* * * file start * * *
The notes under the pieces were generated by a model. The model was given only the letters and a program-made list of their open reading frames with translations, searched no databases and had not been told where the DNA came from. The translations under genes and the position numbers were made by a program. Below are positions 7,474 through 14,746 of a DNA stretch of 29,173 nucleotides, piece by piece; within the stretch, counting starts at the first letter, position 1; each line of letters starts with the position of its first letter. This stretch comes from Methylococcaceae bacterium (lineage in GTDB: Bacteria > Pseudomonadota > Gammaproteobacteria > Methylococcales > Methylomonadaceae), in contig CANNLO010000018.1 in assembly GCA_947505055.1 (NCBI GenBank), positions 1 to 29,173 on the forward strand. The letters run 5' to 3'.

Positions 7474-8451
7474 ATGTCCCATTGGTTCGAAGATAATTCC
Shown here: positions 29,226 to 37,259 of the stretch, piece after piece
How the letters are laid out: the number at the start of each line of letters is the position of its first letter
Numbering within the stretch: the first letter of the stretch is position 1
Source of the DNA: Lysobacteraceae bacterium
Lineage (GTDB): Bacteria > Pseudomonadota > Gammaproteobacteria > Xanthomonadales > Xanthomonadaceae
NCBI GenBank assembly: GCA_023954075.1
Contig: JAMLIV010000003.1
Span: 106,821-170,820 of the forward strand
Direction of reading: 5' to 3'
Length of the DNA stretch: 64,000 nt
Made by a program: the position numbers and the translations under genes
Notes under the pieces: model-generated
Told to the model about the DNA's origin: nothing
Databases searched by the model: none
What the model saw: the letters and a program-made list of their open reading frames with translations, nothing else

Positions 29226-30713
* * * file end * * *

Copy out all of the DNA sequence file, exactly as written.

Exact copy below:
The notes under the pieces were generated by a model. The model was given only the letters and a program-made list of their open reading frames with translations, searched no databases and had not been told where the DNA came from. The translations under genes and the position numbers were made by a program. Below are positions 7,474 through 14,746 of a DNA stretch of 29,173 nucleotides, piece by piece; within the stretch, counting starts at the first letter, position 1; each line of letters starts with the position of its first letter. This stretch comes from Methylococcaceae bacterium (lineage in GTDB: Bacteria > Pseudomonadota > Gammaproteobacteria > Methylococcales > Methylomonadaceae), in contig CANNLO010000018.1 in assembly GCA_947505055.1 (NCBI GenBank), positions 1 to 29,173 on the forward strand. The letters run 5' to 3'.

Positions 7474-8451
7474 ATGTCCCATTGGTTCGAAGATAATTCC
Shown here: positions 29,226 to 37,259 of the stretch, piece after piece
How the letters are laid out: the number at the start of each line of letters is the position of its first letter
Numbering within the stretch: the first letter of the stretch is position 1
Source of the DNA: Lysobacteraceae bacterium
Lineage (GTDB): Bacteria > Pseudomonadota > Gammaproteobacteria > Xanthomonadales > Xanthomonadaceae
NCBI GenBank assembly: GCA_023954075.1
Contig: JAMLIV010000003.1
Span: 106,821-170,820 of the forward strand
Direction of reading: 5' to 3'
Length of the DNA stretch: 64,000 nt
Made by a program: the position numbers and the translations under genes
Notes under the pieces: model-generated
Told to the model about the DNA's origin: nothing
Databases searched by the model: none
What the model saw: the letters and a program-made list of their open reading frames with translations, nothing else

Positions 29226-30713